Passive smoking, as well as active smoking, increases the risk of acute stroke. Tob Control 8:156-160

Department of Medicine, Faculty of Medicine and Health Science, University of Auckland, New Zealand.
Tobacco Control (Impact Factor: 5.93). 06/1999; 8(2):156-60. DOI: 10.1136/tc.8.2.156
Source: PubMed


To estimate the relative risk of stroke associated with exposure to environmental tobacco smoke (ETS, passive smoking) and to estimate the risk of stroke associated with current smoking (active smoking) using the traditional baseline group (never-smokers) and a baseline group that includes lifelong non-smokers and long-term (> 10 years) ex-smokers who have not been exposed to ETS.
Population-based case-control study in residents of Auckland, New Zealand.
Cases were obtained from the Auckland stroke study, a population-based register of acute stroke. Controls were obtained from a cross-sectional survery of major cardiovascular risk factors measured in the same population. A standard questionnaire was administered to patients and controls by trained nurse interviewers.
Information was available for 521 patients with first-ever acute stroke and 1851 community controls aged 35-74 years. After adjusting for potential confounders (age, sex, history of hypertension, heart disease, and diabetes) using logistic regression, exposure to ETS among non-smokers and long-term ex-smokers was associated with a significantly increased risk of stroke (odds ratio (OR) = 1.82; 95% confidence interval (95% CI) = 1.34 to 2.49). The risk was significant in men (OR = 2.10; 95% CI = 1.33 to 3.32) and women (OR = 1.66; 95% CI = 1.07 to 2.57). Active smokers had a fourfold risk of stroke compared with people who reported they had never smoked cigarettes (OR = 4.14; 95% CI = 3.04 to 5.63); the risk increased when active smokers were compared with people who had never smoked or had quit smoking more than 10 years earlier and who were not exposed to ETS (OR = 6.33; 95% CI = 4.50 to 8.91).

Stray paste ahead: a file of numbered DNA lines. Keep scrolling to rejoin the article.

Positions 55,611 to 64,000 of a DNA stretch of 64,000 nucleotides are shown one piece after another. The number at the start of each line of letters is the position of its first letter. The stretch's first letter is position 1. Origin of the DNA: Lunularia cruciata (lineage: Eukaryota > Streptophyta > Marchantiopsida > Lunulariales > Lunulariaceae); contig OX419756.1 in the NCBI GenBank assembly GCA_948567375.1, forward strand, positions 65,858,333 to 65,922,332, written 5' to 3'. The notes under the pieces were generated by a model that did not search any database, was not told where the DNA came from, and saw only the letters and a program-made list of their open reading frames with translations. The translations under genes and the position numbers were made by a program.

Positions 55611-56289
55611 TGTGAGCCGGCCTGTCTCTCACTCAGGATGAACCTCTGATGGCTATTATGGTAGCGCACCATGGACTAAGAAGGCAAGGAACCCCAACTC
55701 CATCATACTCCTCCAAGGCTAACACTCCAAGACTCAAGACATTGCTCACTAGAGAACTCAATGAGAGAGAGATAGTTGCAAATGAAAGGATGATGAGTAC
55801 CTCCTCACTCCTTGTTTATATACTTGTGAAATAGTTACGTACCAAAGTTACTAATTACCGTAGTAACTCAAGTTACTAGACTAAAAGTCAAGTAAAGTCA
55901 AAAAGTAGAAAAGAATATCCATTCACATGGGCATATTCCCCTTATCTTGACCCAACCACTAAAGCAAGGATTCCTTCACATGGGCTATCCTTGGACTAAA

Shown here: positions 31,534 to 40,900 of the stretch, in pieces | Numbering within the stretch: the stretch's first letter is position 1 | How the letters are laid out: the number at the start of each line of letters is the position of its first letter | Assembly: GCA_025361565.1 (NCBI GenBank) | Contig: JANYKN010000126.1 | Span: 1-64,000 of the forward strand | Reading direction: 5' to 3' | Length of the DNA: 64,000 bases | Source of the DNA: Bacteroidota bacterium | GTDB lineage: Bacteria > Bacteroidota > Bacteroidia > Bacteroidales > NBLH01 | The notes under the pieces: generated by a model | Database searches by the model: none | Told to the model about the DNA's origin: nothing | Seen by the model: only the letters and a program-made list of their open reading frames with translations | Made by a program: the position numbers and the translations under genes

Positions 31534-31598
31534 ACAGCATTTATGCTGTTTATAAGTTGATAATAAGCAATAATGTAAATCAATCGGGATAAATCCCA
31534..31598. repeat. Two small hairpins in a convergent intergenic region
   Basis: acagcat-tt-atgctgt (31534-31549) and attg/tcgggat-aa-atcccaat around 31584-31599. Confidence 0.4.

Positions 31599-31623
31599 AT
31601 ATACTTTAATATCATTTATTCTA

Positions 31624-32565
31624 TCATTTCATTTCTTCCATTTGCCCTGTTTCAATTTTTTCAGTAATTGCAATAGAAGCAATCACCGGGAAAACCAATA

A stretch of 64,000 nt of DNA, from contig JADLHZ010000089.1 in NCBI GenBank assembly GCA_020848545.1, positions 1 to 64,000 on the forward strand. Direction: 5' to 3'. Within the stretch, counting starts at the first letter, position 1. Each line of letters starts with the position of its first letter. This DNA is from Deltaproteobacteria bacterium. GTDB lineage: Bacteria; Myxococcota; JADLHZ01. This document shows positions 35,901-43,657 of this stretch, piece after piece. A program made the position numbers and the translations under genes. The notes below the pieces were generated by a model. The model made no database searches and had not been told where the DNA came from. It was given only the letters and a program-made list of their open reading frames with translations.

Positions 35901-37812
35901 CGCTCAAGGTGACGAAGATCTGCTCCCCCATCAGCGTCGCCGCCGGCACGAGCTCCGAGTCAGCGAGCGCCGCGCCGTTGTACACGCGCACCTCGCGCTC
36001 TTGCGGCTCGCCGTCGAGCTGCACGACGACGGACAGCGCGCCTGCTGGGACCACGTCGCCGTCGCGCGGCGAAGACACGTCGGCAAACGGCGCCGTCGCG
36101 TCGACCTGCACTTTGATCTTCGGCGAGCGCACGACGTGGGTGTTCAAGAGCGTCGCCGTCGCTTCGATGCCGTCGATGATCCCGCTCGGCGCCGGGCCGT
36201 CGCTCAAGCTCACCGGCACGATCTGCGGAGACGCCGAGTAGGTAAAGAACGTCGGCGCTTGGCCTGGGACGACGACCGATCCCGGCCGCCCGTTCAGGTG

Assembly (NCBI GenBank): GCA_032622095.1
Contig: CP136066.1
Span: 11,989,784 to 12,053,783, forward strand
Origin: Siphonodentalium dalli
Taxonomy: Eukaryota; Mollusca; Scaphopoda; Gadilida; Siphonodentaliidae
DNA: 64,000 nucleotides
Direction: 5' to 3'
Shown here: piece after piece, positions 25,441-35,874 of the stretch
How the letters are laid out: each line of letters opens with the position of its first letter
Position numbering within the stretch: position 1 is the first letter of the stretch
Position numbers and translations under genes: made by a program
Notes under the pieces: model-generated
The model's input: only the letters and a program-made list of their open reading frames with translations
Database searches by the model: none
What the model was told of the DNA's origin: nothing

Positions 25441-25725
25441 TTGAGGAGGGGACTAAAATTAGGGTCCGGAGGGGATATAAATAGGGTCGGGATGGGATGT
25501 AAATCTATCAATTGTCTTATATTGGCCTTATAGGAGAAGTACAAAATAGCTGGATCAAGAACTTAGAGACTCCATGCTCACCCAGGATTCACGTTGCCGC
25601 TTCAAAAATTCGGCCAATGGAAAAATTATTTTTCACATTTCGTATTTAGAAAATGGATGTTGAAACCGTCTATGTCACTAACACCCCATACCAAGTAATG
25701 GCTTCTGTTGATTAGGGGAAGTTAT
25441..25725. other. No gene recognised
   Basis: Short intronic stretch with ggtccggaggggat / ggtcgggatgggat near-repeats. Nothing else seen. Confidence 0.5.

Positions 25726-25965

This study is one of the few to investigate the association between passive smoking and the risk of acute stroke. We found a significantly increased risk of stroke in men and in women. This study also confirms the higher risk of stroke in men and women who smoke cigarettes compared with non-smokers. The stroke risk increases further when those who have been exposed to ETS are excluded from the non-smoking reference group. These findings also suggest that studies investigating the adverse effects of smoking will underestimate the risk if exposure to ETS is not taken into account.

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